Heritage column: Insight into Wanstead from a historical image archive
PUBLISHED: 15:00 22 October 2017
This is the first in a monthly series by historian Richard Arnopp about his photography archive of Wanstead Park, Wanstead Flats and Bush Wood.
Here in Redbridge we are fortunate to have an important and historic open space.
Wanstead Park was once the setting for the palatial Wanstead House, sadly demolished in the 1820s.
Though their focus has gone, important features of the landscaped gardens survive, notably five listed structures and an extensive cascade of artificial lakes.
Designated a Grade II* historic landscape, the public areas of the park are also an important local amenity with an estimated 200,000 visits per year.
In addition, Wanstead Park is an important refuge for wildlife, particularly waterfowl.
Since 2007 I’ve been involved in the campaign to raise public awareness of Wanstead Park.
More recently, I have been a member of the steering group tasked with developing plans for its restoration and future management.
I’ve also been an active researcher into various aspects of the park’s history, to inform the development of plans for the future by shedding light on its past.
One of my projects has been to build up a collection of historic images of Wanstead Park, Bush Wood and Wanstead Flats.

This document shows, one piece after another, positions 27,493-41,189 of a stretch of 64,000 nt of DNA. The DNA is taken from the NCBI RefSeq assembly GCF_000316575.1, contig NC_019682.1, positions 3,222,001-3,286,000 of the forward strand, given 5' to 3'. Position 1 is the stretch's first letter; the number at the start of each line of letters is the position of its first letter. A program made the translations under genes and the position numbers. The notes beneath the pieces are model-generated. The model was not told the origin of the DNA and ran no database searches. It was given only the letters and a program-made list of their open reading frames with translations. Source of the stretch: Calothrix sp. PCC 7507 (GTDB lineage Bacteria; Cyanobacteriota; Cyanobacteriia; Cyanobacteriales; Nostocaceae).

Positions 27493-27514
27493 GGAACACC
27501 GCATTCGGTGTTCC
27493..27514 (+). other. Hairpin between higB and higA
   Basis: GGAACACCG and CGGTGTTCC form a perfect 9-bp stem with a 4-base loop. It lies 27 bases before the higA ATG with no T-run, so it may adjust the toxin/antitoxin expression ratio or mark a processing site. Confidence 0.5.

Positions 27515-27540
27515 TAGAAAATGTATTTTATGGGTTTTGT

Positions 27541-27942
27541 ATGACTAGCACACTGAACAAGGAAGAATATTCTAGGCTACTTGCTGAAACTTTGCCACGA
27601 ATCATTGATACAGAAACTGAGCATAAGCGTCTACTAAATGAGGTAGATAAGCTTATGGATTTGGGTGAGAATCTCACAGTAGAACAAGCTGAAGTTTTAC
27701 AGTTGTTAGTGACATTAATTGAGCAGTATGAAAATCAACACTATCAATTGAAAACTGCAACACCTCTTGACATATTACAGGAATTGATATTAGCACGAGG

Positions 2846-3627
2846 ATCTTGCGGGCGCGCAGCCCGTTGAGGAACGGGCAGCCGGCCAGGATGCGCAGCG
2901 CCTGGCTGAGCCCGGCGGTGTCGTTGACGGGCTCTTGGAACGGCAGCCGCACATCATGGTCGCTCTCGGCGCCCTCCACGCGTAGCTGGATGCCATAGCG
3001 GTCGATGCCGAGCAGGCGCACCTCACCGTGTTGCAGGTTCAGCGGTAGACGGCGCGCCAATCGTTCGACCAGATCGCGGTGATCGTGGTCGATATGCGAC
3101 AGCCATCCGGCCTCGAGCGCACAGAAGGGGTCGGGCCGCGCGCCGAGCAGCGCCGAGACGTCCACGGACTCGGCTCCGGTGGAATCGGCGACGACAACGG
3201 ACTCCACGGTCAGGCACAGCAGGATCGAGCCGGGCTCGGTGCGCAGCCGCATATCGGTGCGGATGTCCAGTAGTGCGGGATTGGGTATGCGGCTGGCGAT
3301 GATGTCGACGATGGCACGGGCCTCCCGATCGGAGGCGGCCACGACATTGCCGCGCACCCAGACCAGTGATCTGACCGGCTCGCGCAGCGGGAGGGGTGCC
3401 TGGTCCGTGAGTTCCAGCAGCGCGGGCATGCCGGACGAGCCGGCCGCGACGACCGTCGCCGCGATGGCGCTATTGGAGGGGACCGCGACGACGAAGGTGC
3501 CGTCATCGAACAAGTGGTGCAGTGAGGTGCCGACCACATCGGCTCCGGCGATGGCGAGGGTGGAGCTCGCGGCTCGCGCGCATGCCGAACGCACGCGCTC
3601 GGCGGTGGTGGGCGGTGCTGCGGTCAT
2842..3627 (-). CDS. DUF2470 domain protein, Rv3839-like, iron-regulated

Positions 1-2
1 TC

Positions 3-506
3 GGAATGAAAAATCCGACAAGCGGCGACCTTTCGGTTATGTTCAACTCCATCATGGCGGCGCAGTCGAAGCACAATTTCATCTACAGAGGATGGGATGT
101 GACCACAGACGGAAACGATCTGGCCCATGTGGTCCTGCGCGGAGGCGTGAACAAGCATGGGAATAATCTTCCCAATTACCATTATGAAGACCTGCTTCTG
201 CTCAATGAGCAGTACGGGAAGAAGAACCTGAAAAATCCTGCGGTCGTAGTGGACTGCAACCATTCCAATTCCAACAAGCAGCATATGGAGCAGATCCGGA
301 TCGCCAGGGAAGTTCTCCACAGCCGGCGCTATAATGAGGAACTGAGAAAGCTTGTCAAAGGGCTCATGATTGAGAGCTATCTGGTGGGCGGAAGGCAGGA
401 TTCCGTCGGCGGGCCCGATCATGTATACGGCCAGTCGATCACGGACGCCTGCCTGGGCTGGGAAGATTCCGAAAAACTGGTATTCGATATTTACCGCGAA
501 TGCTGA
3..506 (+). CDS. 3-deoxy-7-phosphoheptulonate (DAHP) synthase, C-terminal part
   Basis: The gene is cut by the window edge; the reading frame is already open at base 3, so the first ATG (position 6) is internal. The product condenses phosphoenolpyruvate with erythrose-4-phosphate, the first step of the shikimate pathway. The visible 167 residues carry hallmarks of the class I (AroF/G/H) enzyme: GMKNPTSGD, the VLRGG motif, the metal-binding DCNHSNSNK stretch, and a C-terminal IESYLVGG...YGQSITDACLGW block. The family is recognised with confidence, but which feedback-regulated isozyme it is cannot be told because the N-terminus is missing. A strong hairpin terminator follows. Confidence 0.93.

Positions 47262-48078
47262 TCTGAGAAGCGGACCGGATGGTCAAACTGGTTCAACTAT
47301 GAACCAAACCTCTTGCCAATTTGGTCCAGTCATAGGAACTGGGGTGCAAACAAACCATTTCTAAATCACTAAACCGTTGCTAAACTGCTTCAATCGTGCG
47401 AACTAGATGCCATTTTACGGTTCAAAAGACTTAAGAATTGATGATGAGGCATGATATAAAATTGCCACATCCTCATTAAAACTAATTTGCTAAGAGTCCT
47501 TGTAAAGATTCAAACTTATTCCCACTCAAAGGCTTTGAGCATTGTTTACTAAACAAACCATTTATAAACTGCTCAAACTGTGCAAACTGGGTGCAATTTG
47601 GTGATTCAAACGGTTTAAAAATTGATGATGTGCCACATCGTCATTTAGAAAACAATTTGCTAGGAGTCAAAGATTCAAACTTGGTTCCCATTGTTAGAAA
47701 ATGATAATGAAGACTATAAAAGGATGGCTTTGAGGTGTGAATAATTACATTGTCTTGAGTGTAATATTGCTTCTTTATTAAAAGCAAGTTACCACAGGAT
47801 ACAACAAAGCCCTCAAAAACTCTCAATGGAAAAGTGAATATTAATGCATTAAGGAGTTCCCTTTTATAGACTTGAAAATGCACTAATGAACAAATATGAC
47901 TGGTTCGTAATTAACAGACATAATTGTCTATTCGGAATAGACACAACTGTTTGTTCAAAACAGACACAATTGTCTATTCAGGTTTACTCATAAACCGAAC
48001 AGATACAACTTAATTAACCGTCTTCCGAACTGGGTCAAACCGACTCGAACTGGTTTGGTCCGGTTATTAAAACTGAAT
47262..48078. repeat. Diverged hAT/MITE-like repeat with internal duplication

My main purpose was to create a reference source for the historic appearance, management and use of Wanstead Park and its wider landscape.
However, I’m also conscious that, in collecting and digitising this material, much of which is on chemically unstable media, I’m helping to ensure its preservation.
Over the coming months, I’m going to give you a taste of this “treasure trove” of postcards, original photographs and other items, many of them rare or even unique.
Some of them incidentally shed light on social history, local events, recreational activities, personalities and much else.
My ultimate intention is to donate the collection to a public repository.
In the meantime, at the suggestion of colleagues at Epping Forest, I have made the entire collection available on eHive, which is an online resource used by museums, societies and private collectors worldwide to catalogue and publish their collections.
You can access the Wanstead Image Archive by clicking here.
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